Gallatin Grown

Montana Ale Works, Gallatin Valley Botanicals

Gallatin Grown

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David Tucker

Local businesses invest in local agriculture. 

We've all heard the common refrain: Eat local. It's better for our health, better for the planet, and better for local businesses. But the short growing season of the Northern Rockies makes it difficult to find fresh produce year-round, and farmers face the challenge of supplying shoppers and restaurants with a shorter harvest window. Add intense pressure from developers to turn farmland into subdivisions, and the simple idea of eating local is more complicated than it seems. 

Which is why it's particularly impressive when local businesses double-down to support local farmers and provide local produce. One such business, with deep Bozeman roots, is Montana Ale Works. We all know about their craft beers on tap and great happy hour, but did you know that they've invested their own cash in the local farmers at Gallatin Valley Botanical (GVB)? A few years back, when Ale Works' demand for baby carrots outgrew GVB's supply, Ale Works ponied up the cash for a mechanized bed-lifter and commercial washer. Overnight, baby-carrot production doubled. That meant GVB could supply a local restaurant with local produce, and it meant a local restaurant could ensure a local farm grew and continued to prosper. GVB paid back the loan in carrots and the partnership grew that much deeper.

In 2012, GVB saw another opportunity to expand production, this time of organic salad greens. Ale Works provided the cash for a matching-funds grant from the state, which meant GVB was able to invest in more mechanized harvesting equipment. With zero cash outlay, the farm again increased production, this time to the point where they were able to pay Ale Works back a year before originally planned. The result was a year-round source of vegetables and herbs for Ale Works customers and the continued growth of a local small farm.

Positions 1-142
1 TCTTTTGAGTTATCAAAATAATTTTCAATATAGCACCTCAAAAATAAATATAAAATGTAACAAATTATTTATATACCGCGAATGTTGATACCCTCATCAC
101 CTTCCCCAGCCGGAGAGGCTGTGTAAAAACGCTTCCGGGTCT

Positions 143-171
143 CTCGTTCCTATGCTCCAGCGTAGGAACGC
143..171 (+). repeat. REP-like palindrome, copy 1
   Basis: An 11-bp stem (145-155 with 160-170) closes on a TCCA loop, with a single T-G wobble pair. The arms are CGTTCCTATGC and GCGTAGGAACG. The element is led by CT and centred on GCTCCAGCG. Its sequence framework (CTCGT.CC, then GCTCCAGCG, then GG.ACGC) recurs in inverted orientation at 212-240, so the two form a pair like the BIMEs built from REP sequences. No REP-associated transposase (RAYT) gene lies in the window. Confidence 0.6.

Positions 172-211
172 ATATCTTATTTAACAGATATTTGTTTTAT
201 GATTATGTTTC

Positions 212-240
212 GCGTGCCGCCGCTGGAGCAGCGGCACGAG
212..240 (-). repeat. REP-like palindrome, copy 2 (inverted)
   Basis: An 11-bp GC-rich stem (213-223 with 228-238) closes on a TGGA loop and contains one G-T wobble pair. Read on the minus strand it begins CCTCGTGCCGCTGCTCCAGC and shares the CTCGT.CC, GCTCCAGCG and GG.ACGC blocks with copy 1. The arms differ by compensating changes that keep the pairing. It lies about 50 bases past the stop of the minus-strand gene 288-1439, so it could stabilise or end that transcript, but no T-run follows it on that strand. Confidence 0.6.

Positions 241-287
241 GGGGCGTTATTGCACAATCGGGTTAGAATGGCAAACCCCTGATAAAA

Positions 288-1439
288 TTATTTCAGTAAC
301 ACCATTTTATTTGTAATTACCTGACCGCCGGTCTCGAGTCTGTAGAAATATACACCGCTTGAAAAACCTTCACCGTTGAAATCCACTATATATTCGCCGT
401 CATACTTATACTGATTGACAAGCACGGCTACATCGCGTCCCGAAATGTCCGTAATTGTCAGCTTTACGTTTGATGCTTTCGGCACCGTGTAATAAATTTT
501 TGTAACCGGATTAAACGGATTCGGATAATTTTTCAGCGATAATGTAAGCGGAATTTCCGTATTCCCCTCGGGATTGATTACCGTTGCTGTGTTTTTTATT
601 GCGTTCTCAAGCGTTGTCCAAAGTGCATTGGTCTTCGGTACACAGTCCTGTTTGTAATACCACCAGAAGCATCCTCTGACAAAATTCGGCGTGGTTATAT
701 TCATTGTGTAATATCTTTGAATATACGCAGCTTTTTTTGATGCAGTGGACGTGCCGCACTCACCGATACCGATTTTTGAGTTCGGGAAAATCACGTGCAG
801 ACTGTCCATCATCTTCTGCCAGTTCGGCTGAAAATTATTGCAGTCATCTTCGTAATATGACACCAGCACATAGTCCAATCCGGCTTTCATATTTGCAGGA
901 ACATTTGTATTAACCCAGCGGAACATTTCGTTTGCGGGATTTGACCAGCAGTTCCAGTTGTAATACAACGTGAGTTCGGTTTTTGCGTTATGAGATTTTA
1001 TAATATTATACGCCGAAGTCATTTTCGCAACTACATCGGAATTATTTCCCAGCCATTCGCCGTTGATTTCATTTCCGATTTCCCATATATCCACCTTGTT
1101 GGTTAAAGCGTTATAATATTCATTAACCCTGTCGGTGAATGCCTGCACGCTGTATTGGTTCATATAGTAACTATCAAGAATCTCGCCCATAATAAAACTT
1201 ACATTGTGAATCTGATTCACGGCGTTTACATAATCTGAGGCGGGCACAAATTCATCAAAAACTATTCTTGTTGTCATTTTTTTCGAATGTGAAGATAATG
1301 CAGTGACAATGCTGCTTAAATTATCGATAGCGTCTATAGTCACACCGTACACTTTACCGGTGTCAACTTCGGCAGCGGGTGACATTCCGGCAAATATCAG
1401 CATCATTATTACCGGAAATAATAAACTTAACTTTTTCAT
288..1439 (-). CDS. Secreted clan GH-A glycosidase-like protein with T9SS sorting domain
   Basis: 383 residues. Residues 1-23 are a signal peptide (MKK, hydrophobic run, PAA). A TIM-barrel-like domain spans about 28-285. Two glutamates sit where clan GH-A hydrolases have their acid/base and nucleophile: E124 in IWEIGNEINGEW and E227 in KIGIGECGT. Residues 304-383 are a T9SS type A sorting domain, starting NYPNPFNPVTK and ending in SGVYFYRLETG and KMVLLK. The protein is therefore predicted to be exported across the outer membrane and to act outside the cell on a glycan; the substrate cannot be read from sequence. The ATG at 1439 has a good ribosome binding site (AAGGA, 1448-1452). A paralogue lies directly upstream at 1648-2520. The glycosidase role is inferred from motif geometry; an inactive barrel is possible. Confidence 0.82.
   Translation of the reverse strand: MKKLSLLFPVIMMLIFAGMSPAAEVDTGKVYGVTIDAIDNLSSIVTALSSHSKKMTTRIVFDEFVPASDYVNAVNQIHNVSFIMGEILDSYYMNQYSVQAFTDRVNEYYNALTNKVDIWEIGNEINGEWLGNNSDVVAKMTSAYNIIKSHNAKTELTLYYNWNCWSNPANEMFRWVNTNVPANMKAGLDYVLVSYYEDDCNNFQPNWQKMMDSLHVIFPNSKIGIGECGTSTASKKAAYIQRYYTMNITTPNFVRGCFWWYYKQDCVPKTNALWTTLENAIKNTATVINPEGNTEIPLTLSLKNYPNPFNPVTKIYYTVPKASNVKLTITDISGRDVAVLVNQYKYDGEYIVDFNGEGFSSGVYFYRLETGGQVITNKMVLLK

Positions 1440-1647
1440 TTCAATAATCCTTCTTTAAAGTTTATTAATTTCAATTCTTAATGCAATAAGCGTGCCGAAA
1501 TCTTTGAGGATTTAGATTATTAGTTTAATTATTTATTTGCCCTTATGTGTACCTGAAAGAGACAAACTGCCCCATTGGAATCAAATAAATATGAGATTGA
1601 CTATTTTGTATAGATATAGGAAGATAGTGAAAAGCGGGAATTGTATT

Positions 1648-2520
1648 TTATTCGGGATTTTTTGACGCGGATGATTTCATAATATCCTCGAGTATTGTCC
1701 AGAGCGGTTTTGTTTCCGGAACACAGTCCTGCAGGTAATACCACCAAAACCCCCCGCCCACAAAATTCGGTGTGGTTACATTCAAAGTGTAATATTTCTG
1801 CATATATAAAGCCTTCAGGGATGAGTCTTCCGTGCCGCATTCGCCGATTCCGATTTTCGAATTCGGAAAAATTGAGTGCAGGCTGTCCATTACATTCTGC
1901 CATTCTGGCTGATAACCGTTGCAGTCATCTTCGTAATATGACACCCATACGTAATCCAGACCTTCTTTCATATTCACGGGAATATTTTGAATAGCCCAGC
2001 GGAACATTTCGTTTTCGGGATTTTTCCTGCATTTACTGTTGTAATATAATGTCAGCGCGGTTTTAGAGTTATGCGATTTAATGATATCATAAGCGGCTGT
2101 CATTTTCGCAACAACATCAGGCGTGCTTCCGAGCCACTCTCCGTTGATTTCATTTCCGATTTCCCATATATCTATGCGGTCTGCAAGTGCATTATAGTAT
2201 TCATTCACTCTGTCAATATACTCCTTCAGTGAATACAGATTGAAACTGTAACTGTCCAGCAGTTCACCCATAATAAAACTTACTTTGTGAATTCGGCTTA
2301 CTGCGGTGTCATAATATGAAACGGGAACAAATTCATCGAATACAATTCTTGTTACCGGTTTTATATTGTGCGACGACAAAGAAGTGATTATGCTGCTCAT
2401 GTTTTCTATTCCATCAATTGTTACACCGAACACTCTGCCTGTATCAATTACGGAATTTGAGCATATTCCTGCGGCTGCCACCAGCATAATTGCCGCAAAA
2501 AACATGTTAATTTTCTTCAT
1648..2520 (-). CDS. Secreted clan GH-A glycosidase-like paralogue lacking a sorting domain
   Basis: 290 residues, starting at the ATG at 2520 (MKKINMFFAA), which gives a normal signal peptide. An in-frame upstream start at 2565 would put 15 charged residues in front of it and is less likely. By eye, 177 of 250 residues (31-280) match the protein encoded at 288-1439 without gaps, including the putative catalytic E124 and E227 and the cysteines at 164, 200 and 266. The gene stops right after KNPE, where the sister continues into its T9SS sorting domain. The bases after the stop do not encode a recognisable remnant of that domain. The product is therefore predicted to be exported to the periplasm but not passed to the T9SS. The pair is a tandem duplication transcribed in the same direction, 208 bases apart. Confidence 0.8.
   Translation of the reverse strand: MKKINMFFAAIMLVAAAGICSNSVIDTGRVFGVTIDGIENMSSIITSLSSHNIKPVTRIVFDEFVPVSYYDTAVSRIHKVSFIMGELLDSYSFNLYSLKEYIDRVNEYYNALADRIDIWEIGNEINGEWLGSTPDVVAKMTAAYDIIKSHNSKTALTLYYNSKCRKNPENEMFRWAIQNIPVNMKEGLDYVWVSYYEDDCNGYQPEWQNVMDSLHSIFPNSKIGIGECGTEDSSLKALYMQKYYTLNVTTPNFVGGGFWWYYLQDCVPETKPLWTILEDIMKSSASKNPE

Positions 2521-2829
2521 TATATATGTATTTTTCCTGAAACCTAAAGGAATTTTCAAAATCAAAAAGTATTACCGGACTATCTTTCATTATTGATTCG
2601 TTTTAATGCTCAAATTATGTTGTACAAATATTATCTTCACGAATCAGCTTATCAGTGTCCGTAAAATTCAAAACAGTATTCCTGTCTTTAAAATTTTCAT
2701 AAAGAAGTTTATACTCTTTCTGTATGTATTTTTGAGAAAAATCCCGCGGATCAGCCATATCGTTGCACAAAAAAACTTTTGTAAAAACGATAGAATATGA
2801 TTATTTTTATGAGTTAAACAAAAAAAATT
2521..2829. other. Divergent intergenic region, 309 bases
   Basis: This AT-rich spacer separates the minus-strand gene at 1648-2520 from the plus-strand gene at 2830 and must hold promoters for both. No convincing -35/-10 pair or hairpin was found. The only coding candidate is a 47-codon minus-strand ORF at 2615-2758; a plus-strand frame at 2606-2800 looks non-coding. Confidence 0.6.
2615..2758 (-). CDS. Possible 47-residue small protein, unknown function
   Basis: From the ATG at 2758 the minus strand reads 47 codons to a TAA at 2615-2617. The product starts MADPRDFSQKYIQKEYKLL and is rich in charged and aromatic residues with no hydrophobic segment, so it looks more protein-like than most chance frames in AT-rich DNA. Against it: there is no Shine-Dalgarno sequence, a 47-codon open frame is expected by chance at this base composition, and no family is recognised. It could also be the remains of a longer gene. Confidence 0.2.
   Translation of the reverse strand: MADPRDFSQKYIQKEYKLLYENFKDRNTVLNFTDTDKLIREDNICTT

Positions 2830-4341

Montana Ale Works, Gallatin Valley Botanicals, Gallatin River Lodge
                                                    Ale Works employees get a behind-the-scenes look at their product.

Now, what does this have to do with outdoor recreation? The answer is simple: land. The more local farms we have (this one also happens to be protected by a GVLT conservation easement), the more open land we have. The more open land, the better habitat for wild critters. That means better resource management, more conservation, larger open spaces, and less trophy-home subdivision. Because Ale Works, a profitable local business, recognizes the value of local farms, local farms have a chance of surviving in a climate geared toward real-estate development. Part of Bozeman's heritage as an agricultural hub will be sustained, at least for another generation of valley residents.

Ale Works isn't the only game in town when it comes to supporting local production, and some businesses are even getting their own hands dirty. Gallatin River Lodge, the fly-fishing retreat along the Gallatin, has its own garden and garden manager. Vegetables, herbs, and greens come straight from the yard to the plate, and there's nothing like knowing exactly where your dinner comes from. Most of the lodge's guests are tourists, which has the added benefit of reminding out-of-towners that we can indeed grow crops here in Montana, and that the land is a valuable asset as a producer.

Montana Ale Works, Gallatin Valley Botanicals, Gallatin River Lodge
                                                                                                             From their garden to your plate.

Besides patronizing businesses that commit to local farming, there are other ways to ensure that agriculture remains a staple of the Gallatin Valley. For example, Gallatin Valley Botanicals also operates a Community Supported Agriculture program, or CSA. Sign up for weekly produce delivery and pay ahead of time, in essence partnering with the farmers to ensure year-round produce and year-round revenue. Also, learn to grow your own basic herbs and veggies. Many varieties do well in our climate, even given the limitations of a short growing season.

At the end of the day, the reality is that eating local takes more effort, it can be more expensive, and there's often less variety. But if ensuring a future for local farms and the open land they provide is the trade-off, we're happy to pay the premium.

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